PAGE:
Unspoken Season: What I’ve Learned About Coping with Menopause Symptoms

living lifewise

What I’ve learned about coping with menopause symptoms

Wednesday, January 07, 2015    Deborah Hagge

Living LifeWise is a regular column provided by LifeWise Ambassadors – LifeWise employees whose healthy choices are helping them live better lives. Today’s column is provided by LifeWise Ambassador Deborah Hagge.

I am officially having my own summer vacation all year around. Whatever the season, you’ll find me in a short-sleeved shirt. I’ve been in the “season” of menopause for two years now.
I find it interesting that the women in my life rarely talk about what they’re experiencing as they go through menopause. Because my mother and older female family members live in another state, I wasn’t around to witness their season with them. I wondered if maybe lots of women go through this experience without talking or learning much about it — so I decided to share what I’ve learned about menopause symptoms and how to cope with them.

What Happens to Your Body During Menopause?

Menopause means the end of menstruation. Going through menopause has been described as being a 16-year-old girl again. You experience mood swings, hot flashes, heart palpitations, sleeping problems, memory problems and weight gain at a quick and erratic rate. In a single year I gained 20 pounds — which I am determined to lose.

When estrogen levels drop suddenly, this triggers a hot flash, which sends out a burst of adrenaline. It really feels like a flash, like a match suddenly igniting. Your upper body temperature increases by several degrees, and it can even make you sweaty. Hot flashes at night can interrupt your sleep, and not having enough sleep can make you irritable, anxious and moody.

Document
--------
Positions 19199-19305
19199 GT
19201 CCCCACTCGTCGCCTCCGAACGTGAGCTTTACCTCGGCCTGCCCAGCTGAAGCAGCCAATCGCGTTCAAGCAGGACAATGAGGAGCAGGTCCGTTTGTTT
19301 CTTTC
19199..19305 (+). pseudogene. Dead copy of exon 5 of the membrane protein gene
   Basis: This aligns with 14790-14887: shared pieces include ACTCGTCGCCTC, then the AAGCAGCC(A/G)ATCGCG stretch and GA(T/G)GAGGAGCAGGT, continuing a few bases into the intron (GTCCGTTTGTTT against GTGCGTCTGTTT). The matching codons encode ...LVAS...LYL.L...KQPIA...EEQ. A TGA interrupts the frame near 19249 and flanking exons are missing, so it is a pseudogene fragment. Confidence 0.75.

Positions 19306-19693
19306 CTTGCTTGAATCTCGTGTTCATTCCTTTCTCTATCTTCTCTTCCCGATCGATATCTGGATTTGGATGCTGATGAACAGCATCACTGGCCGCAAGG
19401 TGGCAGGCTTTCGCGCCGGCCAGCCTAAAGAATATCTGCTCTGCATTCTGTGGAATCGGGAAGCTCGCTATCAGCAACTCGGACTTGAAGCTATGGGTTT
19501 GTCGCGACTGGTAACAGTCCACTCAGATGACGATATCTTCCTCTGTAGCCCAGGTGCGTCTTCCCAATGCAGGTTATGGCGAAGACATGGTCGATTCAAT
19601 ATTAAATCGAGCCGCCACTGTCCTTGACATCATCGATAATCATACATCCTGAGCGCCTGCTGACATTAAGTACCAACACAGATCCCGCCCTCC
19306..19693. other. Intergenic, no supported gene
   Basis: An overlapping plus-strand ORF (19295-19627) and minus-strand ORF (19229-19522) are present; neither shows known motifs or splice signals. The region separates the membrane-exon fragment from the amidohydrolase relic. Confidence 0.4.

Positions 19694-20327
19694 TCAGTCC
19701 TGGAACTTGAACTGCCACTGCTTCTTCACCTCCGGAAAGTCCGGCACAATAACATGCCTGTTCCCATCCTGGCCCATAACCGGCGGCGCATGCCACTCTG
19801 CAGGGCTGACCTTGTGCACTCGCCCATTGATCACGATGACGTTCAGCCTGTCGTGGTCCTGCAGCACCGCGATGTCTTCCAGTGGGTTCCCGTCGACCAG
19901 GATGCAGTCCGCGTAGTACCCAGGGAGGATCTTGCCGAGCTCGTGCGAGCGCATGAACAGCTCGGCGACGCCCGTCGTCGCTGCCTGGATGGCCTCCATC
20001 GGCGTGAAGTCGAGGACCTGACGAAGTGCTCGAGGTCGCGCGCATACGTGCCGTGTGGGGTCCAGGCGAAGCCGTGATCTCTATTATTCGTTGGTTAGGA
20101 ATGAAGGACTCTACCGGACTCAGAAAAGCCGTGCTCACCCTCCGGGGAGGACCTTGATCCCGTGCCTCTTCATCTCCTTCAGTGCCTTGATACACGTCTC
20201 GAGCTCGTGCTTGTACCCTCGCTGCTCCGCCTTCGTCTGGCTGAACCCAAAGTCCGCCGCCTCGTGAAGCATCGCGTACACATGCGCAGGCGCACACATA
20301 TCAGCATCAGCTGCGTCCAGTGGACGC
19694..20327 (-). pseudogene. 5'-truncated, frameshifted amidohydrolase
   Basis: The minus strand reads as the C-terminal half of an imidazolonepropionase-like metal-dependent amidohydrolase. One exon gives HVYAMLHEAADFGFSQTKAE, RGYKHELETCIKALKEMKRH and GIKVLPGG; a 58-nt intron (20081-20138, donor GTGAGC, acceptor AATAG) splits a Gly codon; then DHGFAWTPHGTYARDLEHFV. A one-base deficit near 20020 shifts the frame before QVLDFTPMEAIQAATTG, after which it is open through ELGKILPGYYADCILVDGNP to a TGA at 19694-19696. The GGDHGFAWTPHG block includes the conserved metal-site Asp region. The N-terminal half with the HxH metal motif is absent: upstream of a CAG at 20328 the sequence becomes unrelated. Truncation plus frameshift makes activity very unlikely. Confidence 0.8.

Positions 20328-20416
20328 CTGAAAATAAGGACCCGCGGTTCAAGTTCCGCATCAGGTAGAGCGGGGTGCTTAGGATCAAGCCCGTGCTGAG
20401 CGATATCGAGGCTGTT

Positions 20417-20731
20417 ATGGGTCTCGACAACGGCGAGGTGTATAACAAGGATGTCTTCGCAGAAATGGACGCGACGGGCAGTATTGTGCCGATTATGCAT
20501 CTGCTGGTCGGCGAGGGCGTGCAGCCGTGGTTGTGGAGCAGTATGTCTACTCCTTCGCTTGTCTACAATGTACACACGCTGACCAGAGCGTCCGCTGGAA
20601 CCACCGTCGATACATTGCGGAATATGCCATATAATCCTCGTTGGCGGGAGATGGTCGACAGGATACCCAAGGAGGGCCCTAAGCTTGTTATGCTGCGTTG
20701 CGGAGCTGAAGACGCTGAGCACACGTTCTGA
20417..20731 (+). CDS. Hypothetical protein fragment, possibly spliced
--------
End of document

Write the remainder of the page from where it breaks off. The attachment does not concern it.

Forgetfulness is another symptom of menopause. I heard ginseng is supposed to help with memory loss, so I purchased ginseng tablets. (My only problem? I keep forgetting to take them.)

How I Manage My Menopause Symptoms

I prefer to use lifestyle changes for treating my menopause symptoms. These changes include:

  • Getting a good night’s sleep. I sleep with a window partially open, even in cold weather.
  • Taking a daily supplement, which includes calcium and vitamin D.
  • Eating a healthy diet. Recommended foods for menopausal women are soy, nuts, fish, yams, berries, flax, oranges, tea, greens and yogurt.
  • Drinking ice water or tea. I was drinking iced coffee, but I gave up coffee a year ago because it made my eyelid twitch and made me feel anxious. I also gave up carbonated soft drinks.
  • Drinking less than three alcoholic drinks a week. Alcohol raises the level of estrogen in a woman’s body.
  • Exercising regularly. I prefer brisk aerobic activities, such as walking almost every day for at least half an hour. Exercise reduces stress, regulates sleep and helps you with weight loss.
  • Walking five times a week or more improves cardiovascular health. Other forms of exercise that menopausal women may consider are core strength and elliptical training, running, swimming, cycling, yoga, Tai Chi, Pilates and water aerobics.
  • Having my family do the dishes. Why? Because putting my hands in hot water sets off a hot flash.
  • Treating myself to a massage once in a while, which relieves my aches and pains and reduces stress.

I encourage those of you who are experiencing menopause to discuss this unspoken season of life with other women of all ages. By sharing what you’re going through, you can help remove the stigma from a process that, instead of fearing or hiding it, we should embrace.

Deborah Hagge is a LifeWise Ambassador who lives with her husband, son and two cats.


stay connected